The assessment should ideally be conducted by an independent professional engineer or an in-house engineer with a thorough understanding of dust-related complexities. Collaboration with a dust collector supplier can ensure accurate results.
Results from the analysis should be kept on file so that they are accessible upon request by the local fire marshal or other authority having jurisdiction. This dust hazard analysis mandate was implemented in 2020.
NFPA 654-2020: Prevention of Fire and Dust Explosions from the Manufacturing, Processing and Handling of Combustible Solids
Aligning with NFPA 652, this standard provides guidelines on designing systems and safety measures for handling combustible particulate solids, including metal dust.
NFPA 484-2019: Combustible Metals
NFPA 484 covers all metals that have the potential for combustion or explosion. It outlines procedures to determine a metal’s combustibility. It offers guidelines for producing, processing, finishing, recycling, storing and using metals that are potentially combustible or explosive. The table below provides a list of potentially explosive metals.
NFPA 69: Standard on Explosion Prevention Systems
This standard reviews options and outlines requirements for installing systems for preventing and controlling explosions in areas containing flammable dust, gases and other mixtures.
New consolidated NFPA standard
Every company dealing with combustible metals and alloys should stay up to date with the latest standards. Currently, NFPA is in the final stages of developing a new standard, NFPA 660, which will consolidate all information related to combustible dust compliance into a single document. This new standard will combine and replace several existing standards, including:
- NFPA 61-2020: Prevention of Fires and Dust Explosions in Agricultural and Food Processing Facilities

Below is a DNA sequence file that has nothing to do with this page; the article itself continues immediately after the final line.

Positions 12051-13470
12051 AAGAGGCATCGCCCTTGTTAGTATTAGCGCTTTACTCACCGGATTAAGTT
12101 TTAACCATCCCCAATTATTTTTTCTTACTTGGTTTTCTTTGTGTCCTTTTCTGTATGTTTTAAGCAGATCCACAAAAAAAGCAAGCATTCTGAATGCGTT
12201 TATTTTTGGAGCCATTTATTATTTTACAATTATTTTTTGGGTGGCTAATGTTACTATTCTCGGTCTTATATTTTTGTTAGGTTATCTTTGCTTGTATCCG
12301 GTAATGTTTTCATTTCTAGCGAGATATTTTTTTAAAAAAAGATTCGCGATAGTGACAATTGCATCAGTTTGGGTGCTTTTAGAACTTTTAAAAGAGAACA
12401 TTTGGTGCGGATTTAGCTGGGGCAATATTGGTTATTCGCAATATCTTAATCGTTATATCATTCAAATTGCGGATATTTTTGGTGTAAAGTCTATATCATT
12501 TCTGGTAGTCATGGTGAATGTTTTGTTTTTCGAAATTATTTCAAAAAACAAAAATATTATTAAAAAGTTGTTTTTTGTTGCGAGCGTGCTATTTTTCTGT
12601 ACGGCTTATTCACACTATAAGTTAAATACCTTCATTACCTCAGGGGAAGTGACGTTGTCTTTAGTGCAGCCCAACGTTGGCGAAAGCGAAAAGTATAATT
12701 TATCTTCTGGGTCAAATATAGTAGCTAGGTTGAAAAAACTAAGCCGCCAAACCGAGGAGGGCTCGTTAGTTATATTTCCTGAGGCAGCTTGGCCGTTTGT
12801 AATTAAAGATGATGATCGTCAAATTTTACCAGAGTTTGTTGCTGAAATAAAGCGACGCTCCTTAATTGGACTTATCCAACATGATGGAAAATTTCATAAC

- NFPA 484-2022: Combustible Metals
- NFPA 652-2019: Fundamentals of Combustible Dust
- NFPA 654-2020: Prevention of Fire and Dust Explosions from the Manufacturing, Processing, and Handling of Combustible Particulate Solids
- NFPA 655-2017 Standard for the Prevention of Sulfur Fires and Explosions
- NFPA 664-2020 Standard for the Prevention of Fires and Explosions in Wood Processing and Woodworking Facilities
A preliminary draft of this consolidated standard is available on the NFPA website. The new combustible dust standard is anticipated for release in the fall of 2024. Click here to get a downloadable infographic of the new Standard 660.
How NFPA classifies dust
Certain metal dusts are more prone to combustion, particularly alkali metals and transition metals like aluminum, magnesium, titanium and zirconium. Other metal dusts from materials such as carbon and stainless steel can also pose hazards. Companies engaged in processing or finishing operations that generate combustible metal dust must determine whether a metal is combustible. Operations that most often generate dusts are machining, sawing, grinding, buffing and polishing.